Under the River Bridge by Paul C. Rosenblatt

Photo of bridge to field under sunset

The summer before I turned fifteen I often biked with my two best friends to Chicago’s River Park, thirty acres of grass, trees, paths, playgrounds, and a swimming pool. The park was a green haven in our gritty urban neighborhood that was packed with apartment buildings, stores, factories, gas stations, warehouses, restaurants, and everything else that made Chicago livable and tense. River Park was bisected by the North Branch of the Chicago River. It was an odd looking river because it had been lined with concrete in the 1930s. It looked and often smelled like … Continue reading Under the River Bridge by Paul C. Rosenblatt

To Solve America by Fred Wilbur

Photo of tree

                                                         I got to have it (just a little bit)                                                       A little respect (just a little bit). Otis Redding, as sung by Aretha Franklin   As Memorial Day approaches and graduation season is in full tilt, there will be many inspiring speeches: some will have a few humorous lines thank goodness, some will be overloaded with platitudes and sound bites, a few with creative insight in reading our times accurately. A rare few may have prognostications which are useful, inspiring, and come to pass. One meaningful and heartwarming event, though perhaps not unique, … Continue reading To Solve America by Fred Wilbur

In Other Words by Elizabeth Meade Howard

Drawing of hand writing in front of a rose

  Remember letters? Ones that came in the mail with stamps and occasional foreign postmarks? Remember that moment of anticipation before opening the letter? Remember the thrill of a love letter and the thwarted desire to be in immediate contact? Of course, now in the age of e-mail and texting we can make almost instant contact and become impatient if not answered at once. Forget the patience and time required to find the right words before mailing. Alas, the “art” of letter writing seems a part of the past. As it happens, I have more … Continue reading In Other Words by Elizabeth Meade Howard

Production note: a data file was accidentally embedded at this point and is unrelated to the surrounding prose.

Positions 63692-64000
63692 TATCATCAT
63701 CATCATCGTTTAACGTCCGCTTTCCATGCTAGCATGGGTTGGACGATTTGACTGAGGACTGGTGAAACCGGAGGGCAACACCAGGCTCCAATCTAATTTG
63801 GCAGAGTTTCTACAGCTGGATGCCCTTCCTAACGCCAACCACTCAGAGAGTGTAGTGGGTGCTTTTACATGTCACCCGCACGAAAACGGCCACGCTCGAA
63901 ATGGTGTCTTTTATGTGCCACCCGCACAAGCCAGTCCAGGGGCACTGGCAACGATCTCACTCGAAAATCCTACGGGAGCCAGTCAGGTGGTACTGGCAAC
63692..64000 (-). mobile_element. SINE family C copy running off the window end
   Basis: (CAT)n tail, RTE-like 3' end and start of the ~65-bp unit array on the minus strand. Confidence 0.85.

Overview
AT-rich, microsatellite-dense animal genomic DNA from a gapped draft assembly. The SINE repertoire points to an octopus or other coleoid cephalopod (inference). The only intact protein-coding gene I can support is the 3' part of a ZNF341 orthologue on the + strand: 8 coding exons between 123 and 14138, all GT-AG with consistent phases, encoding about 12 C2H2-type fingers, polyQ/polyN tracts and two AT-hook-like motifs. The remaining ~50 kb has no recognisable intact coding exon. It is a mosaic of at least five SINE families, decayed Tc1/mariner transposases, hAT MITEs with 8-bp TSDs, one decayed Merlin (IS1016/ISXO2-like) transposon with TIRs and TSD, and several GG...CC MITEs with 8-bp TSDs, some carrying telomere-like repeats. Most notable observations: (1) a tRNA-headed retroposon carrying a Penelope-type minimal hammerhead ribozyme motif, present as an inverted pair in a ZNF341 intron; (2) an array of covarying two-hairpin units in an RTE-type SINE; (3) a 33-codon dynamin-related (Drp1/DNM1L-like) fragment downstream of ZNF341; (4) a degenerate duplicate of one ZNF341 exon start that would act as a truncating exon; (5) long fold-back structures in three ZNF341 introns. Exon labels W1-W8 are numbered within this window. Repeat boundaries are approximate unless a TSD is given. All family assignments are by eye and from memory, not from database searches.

Another Season of Winners by Susan Shafarzek

Bouquet of red, purple, and green flowers, amongst green leaves

We’re happy to announce the 2024 Streetlight Essay/Memoir contest winners. With an emphasis on memoir, the winners are as follows: First Prize winner, Sandra Hopkins, in her essay, “Tongues of Fire,” gives us a deep glance into a childhood lived actively. In a piece that is both touching and amusing, she shows how the relationship between generations can be both complicated and beautiful. An artist, born and raised in Virginia, this author shows a fine awareness of the telling evidence of personhood Second Prize goes to Jeanne Malmgren for “Blindsided,” a precisely written story about … Continue reading Another Season of Winners by Susan Shafarzek

No YOU Say it Erika Raskin

Photo of green leaves layered on each other

Someone asked me what a writer’s voice is. I was momentarily tongue-tied. It’s a tricky concept to capture and describe–a little like trying to render a physical sensation or an unfamiliar smell. Lots of adjacent experiences tend to be employed in the effort. But bear with me while I give it a shot. Forty years ago a rat died in our kitchen pipes. (I’ve generally recovered, thanks.) I chronicled the traumatic incident for Salon detailing the stench that came from the spigot as rotting chicken in the meat drawer– with a side of decomposing broccoli. … Continue reading No YOU Say it Erika Raskin